Critique my first attempt for me?


Could some of you, who are much more experienced than I, critique my first ever website for me?

Tell me what I’m missing or if it’s confusing, colors too bright, not bright enough, navigation OK, etc. etc.

Whatever you can see that needs improvement I’d appreciate very much your input.


freewaytalk mailing list
Update your subscriptions at:

Dear Misty Ann

Without in any way detracting from the great care you have put in…

Moving text - as if I am too dumb to notice and decide what is relevant to
me! Makes me think the owner of the site is dumb.

I only had a quick look at the home page. It is all quite sharp and hard
edged - for my eye. Lots of different ways of enhancing text all on the same

You will call the page something more informative and useful than home when
it goes live wont you :wink:

The urge to welcome is great with a new baby that is envisioned to be a be
welcomed by the visitor. But welcome is as welcome does - so I would be more
receptive - welcoming to the eye- less hard edged/blocky and a little more
spacious and find and settle with a look and feel that isn’t trying to be
too many things. The cartoon submarine - is it in a periscope? What?
Marine craft are very visually attractive and I cant help but feel the sub
is a hindrance - and is instead of something inspiring. I mean - most people
who are into boats love boats.

Meanwhile - that is simply one bloke’s opinion and not anything more than an
offering to be considered - and you asked very nicely!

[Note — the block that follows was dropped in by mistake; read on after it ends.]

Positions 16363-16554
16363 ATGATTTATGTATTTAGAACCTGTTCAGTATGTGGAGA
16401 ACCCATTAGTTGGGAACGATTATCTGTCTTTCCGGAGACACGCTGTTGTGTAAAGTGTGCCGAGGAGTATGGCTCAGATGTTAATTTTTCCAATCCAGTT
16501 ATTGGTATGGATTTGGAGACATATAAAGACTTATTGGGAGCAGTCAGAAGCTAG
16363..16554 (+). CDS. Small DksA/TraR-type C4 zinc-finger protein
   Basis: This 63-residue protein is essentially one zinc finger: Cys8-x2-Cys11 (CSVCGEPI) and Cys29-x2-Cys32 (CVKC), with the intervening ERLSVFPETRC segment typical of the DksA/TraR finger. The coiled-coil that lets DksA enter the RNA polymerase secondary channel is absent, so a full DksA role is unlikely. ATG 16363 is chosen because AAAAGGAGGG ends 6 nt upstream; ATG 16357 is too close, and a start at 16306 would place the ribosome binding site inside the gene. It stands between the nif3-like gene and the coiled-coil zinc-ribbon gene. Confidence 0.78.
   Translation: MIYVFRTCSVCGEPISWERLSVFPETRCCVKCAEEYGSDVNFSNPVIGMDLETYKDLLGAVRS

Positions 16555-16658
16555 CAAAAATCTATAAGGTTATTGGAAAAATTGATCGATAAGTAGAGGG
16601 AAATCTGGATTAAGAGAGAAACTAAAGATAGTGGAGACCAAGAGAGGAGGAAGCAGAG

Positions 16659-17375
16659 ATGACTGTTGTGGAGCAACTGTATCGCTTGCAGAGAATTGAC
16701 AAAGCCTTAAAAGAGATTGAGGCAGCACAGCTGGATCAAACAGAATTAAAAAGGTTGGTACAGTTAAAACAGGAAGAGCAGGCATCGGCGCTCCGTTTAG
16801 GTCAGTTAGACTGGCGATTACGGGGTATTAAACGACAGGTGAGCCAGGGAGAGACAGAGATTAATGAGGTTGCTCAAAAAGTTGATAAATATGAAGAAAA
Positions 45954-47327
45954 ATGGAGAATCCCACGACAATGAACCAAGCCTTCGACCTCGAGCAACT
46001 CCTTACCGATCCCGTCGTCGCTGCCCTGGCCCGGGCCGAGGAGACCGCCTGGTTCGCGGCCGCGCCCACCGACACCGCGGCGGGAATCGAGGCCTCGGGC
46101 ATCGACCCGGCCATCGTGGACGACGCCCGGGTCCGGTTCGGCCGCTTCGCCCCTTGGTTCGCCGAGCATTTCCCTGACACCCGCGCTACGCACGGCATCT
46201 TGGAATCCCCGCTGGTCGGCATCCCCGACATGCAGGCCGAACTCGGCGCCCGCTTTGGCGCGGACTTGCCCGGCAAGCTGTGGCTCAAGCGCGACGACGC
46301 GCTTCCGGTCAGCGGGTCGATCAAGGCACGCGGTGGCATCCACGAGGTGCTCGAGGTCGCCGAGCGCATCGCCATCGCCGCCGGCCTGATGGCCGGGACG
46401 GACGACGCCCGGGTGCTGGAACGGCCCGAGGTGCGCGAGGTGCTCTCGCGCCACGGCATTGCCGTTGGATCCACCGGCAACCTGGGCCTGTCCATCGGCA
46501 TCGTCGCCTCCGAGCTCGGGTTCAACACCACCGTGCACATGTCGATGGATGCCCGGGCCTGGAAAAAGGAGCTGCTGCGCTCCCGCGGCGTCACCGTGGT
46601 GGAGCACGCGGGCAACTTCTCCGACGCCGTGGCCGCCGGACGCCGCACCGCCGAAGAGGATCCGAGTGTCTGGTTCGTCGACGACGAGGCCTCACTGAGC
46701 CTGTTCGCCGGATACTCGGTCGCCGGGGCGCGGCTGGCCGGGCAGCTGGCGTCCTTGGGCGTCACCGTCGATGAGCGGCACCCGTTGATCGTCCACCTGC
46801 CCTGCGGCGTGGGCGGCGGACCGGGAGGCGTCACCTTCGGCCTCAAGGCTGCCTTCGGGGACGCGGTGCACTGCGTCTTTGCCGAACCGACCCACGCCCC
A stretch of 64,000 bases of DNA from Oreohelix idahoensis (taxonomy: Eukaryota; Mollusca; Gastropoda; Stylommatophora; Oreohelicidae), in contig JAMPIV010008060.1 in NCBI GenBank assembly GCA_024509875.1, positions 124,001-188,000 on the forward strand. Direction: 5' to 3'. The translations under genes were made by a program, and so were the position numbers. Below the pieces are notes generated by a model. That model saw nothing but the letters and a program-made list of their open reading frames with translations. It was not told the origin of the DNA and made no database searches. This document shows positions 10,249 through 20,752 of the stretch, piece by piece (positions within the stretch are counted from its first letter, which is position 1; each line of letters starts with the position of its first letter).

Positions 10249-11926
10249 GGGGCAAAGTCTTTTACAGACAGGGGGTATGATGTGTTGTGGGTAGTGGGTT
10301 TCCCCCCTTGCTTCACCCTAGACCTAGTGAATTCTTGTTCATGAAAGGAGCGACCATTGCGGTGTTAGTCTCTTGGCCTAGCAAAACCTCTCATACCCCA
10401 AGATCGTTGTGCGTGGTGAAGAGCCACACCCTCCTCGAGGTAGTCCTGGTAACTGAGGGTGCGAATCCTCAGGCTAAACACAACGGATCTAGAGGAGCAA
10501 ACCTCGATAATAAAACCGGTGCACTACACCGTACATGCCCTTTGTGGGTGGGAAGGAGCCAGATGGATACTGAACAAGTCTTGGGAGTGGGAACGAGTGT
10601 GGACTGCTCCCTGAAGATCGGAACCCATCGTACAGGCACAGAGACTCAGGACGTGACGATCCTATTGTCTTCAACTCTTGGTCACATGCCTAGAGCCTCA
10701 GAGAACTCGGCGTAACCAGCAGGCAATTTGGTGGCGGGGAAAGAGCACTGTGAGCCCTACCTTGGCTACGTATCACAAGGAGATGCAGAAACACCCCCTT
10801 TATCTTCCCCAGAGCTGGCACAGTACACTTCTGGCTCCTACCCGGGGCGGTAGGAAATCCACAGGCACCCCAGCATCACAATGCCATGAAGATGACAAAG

with all good wishes

Misty Ann said recently:

freewaytalk mailing list
Update your subscriptions at:

Hi Misty

Looks great and for your first build, you should be very proud.

Home Page > In the body text where you mention repair and service, you might want to link this text to your repair and service page, likewise with any other text that is relevant i.e the brand names: Yamaha, Suzuki etc.

Images> This is the where sites shine and you have some lovely photography, but they look like they have been over compressed. Look at the originals and try and make them half the size so the Freeway compressor has less to do.

Page Titles > In the page inspector palette look at ‘title’ you might want to revise these to tie you into the product. York Road Marine St. James City Florida - Mercury inboard and outboard engines.

Links > On your Mercury page you have graphic for current promotions. The click takes the visitor to
you might want to open this page in a new window rather than the visitor being absorbed by another site. Click on the graphic > apple ‘k’ > opens Edit Hyperlink > choose _blank near the base. This will open the link in a new window.

Hope this helps - Kind regards RogerG

freewaytalk mailing list
Update your subscriptions at:

For a first site, not bad at all. It’s a ton better than a lot of Marine based sites that I’ve come across. Right now I’m currently working on an Automotive and Marine engine and parts website and I know how hard it can be to get a design going that works for the type of people who often visit these sites. Not everyone is a boat person.